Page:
Z-BACK TAXES. In table Z may be seen a full exhibit of the back taxes collected, by whom, and from what sources, during my term of office.
The large amount of delinquent revenue due the State, counties and towns furnishes a sufficient reason for the rigid enforcement of the revenue laws. It will appear from this exhibit how unequally the burdens of government have fallen upon the citizens of the State. It is unjust that so much property, not exempt by law, should escape taxation. It is evident, from an examination of the Comptrollers' reports, that an unjust proportion of the taxes are collected from the lands of the State. In 1882 the real estate in Tennessee was assessed at nearly $200,000,000.00, while the entire personal property was assessed at about $26,000,000.00, so that the great burden of taxation is placed upon the lands, which afford the least income, and the practical effect of the laws, as they have been executed, is to exempt from taxation the greater part of the personal property, such as bonds, stocks, notes, money, etc., and for the most part of that character of property which yields the greatest income-hence the complaint of land owners.
It has been an especial feature of this administration to impress upon those entrusted with collection of revenue, and particularly the delinquent revenue, to exercise all lawful means to bring to light every species of property which has heretofore unjustly escaped taxation, to the end that every citizen may be equally protected by the law, and be required to share his part of the public burden. In the discharge of these, not always agreeable, duties, the agents and attorneys representing the State have collected a very large amount from property not heretofore assessed for taxation, and the fruits of this work will be felt in future years, for it will increase the assessment roll. There are now pending suits of vital importance to the people of Tennessee. I deem it proper to refer to some of the suits pending, and which have been disposed of. Messrs. Champion & Head, J. B. Daniel, S. Watson and J. W. Baker commenced proceedings against the Louisville and Nashville Railroad Company and its branches for the purpose of collecting taxes due the State prior to 1875, which finally resulted in a settlement by which the State received $76,000.00 in currency, less the commissions paid the clerk and master, and those of the attorneys in the case, which were ten per cent. of the amount collected, although the statute authorized the payment of fifteen per cent. in such cases.
The same attorneys prosecuted through the Supreme Court a similar claim against the Nashville, Chattanooga & St. Louis Railway for assessed taxes due from the Northwestern Branch from 1871 to 1883, inclusive. This suit was instituted under the direction of my predecessor in office, J. N. Nolan, but the Court held that the charter of exemption from taxation passed by the sale under the decree of the Court, so that nothing was received in this case.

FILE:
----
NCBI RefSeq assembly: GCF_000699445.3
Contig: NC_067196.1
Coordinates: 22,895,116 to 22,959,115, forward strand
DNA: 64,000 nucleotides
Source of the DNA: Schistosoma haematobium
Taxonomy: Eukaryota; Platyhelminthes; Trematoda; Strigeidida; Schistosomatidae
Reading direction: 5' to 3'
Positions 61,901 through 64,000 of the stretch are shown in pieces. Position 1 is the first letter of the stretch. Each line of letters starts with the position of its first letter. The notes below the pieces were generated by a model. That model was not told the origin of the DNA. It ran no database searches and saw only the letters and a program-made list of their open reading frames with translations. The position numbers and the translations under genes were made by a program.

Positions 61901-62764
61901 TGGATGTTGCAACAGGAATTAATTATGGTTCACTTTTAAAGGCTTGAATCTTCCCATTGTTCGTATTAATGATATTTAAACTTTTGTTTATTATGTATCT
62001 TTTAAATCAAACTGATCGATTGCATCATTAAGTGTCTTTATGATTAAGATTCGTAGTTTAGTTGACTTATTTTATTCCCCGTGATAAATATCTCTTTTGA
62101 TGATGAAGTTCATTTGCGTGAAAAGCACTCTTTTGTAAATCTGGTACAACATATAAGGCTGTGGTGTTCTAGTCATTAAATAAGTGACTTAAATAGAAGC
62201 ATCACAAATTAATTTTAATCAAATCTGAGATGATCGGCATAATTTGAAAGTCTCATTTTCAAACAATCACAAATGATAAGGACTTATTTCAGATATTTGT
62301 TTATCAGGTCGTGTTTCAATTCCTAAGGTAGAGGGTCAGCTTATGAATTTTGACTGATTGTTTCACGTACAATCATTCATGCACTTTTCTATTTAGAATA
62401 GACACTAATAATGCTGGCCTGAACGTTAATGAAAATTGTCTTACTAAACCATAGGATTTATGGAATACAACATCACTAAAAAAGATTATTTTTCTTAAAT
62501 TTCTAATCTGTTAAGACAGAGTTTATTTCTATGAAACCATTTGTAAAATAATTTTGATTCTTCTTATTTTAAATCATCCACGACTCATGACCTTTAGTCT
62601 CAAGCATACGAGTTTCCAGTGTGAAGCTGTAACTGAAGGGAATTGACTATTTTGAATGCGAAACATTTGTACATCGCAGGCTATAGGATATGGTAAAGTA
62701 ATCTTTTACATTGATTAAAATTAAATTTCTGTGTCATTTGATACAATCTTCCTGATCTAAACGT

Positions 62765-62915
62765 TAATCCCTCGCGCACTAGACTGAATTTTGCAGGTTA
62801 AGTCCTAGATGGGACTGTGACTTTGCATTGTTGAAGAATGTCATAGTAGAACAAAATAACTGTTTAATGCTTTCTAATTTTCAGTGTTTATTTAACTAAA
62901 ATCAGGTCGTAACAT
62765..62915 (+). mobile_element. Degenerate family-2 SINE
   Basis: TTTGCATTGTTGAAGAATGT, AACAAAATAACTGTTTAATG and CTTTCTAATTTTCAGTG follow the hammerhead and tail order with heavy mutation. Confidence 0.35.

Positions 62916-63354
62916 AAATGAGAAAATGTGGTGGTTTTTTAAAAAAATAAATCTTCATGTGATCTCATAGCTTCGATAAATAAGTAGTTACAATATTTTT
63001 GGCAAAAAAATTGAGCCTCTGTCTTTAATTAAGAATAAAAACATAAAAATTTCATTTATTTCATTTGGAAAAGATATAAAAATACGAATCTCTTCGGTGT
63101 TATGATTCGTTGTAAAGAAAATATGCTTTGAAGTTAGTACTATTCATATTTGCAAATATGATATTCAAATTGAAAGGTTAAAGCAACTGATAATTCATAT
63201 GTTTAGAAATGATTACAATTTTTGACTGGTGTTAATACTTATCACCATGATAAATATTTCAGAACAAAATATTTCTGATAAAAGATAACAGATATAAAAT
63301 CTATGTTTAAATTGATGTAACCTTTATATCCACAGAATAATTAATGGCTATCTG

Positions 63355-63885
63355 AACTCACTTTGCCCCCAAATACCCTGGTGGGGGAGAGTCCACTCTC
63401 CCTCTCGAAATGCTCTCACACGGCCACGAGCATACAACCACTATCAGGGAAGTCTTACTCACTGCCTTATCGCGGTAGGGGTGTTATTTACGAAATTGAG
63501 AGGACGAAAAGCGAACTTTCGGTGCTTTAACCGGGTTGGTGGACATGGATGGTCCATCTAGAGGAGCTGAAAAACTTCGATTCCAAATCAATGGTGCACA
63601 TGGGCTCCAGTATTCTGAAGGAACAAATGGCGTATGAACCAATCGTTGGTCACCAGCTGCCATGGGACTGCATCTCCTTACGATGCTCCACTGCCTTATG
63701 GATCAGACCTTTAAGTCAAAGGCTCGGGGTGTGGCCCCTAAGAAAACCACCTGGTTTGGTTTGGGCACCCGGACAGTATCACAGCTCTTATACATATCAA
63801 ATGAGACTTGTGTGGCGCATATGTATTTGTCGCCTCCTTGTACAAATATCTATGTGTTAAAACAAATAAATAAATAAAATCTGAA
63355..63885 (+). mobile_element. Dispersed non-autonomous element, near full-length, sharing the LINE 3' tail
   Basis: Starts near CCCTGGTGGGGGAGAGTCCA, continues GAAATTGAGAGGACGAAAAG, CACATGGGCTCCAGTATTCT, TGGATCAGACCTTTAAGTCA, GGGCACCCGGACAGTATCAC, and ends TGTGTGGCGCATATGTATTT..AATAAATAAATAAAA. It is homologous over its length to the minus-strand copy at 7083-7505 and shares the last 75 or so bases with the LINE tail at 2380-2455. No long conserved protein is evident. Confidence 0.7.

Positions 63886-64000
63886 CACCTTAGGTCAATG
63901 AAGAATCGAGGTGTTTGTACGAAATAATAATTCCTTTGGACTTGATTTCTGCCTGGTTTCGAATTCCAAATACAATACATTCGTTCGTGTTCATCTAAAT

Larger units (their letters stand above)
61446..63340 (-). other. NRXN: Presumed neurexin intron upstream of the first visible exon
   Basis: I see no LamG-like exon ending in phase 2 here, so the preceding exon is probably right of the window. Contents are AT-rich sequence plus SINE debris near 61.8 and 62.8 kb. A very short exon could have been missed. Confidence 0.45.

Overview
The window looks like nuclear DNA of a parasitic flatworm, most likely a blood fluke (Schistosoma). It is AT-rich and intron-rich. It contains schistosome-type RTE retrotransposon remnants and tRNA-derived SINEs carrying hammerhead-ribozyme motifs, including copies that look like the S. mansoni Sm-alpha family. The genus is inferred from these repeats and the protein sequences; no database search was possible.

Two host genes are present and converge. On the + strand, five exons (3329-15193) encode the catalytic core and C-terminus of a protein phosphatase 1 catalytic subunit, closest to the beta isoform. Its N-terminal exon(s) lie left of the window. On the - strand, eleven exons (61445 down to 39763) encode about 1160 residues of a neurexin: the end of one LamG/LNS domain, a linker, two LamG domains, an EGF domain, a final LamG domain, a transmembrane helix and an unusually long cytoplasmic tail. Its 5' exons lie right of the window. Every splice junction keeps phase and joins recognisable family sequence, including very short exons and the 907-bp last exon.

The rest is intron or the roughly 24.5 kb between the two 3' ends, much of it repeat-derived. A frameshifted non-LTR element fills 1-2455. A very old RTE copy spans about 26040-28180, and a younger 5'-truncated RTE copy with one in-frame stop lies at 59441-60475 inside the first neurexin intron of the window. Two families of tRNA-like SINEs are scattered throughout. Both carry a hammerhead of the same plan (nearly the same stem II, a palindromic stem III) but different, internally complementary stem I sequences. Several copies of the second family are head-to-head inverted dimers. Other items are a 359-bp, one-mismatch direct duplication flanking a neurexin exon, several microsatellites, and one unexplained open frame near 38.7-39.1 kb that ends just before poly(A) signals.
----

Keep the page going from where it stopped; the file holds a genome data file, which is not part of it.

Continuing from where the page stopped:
Said attorneys also commenced proceedings, hy mandamus, to subject the shares of stock in the hands of the shareholders of the Nashville, Chattanooga & St. Louis Railway Company and of the Nashville & Decatur Railroad Company to taxation. These suits were removed by the defendants to the Federal courts, and are now pending in the Supreme Court of the United States, under the adverse decision of the United States Circuit Court.
There are also two suits pending in the Supreme Court of the United States, in which the State is represented by T. E. Matthews and Champion & Head, to test the liability of sleeping-car companies to
pay the privilege tax levied by the act of 1877, and carried into subsequent acts. These are suits of great importance, involving the liability to taxation of property worth many millions of dollars, and, in my opinion, these cases do not come within the meaning of the act passed in regard to delinquent revenue, and the attorneys have never received any compensation for services rendered in any of these suits except the one as above stated, and I therefore recommend that an appropriation of sufficient amount be made to pay the expenses made necessary in the preparation of these causes, and a reasonable compensation for services rendered and to be rendered, in order to test these in portant questions. I desire, in this connection to call your attention to the fact that the compensation now allowed by law (ten per cent. of the amount col. lected) is inadequate to secure the collection of taxes due upon lands which have been sold and bought in by the State. In order to prevent confusion, and secure prompt action on the part of the officers of the State, I recommend that the act passed March 7, 1879, as amended by the act of March 27, 1883, be so amended that a reasonable time may be fixed as a limit within which the collectors of taxes may assess for taxation property which has improperly escaped taxation.
In order to secure the free alienation of real estate, and prevent injustice in individual cases, I recommend that such legislation be had as will limit to six years—the lien created upon assessed property, and thereafter the unpaid taxes to remain a personal obligation of the person against whom the taxes were assessed.
By referring to table" ZZ,” you will find a statement of the bonds funded under the act of March 15, 1883, and the number of bonds outstanding, including estimated interest. Under this head I would first recommend that the “certificates” outstanding, which were issued under the funding act of 1882, be taken up and bonds issued for the same when presented in sums of $100. Second, that detached coupons also be taken up and bonds issued for the same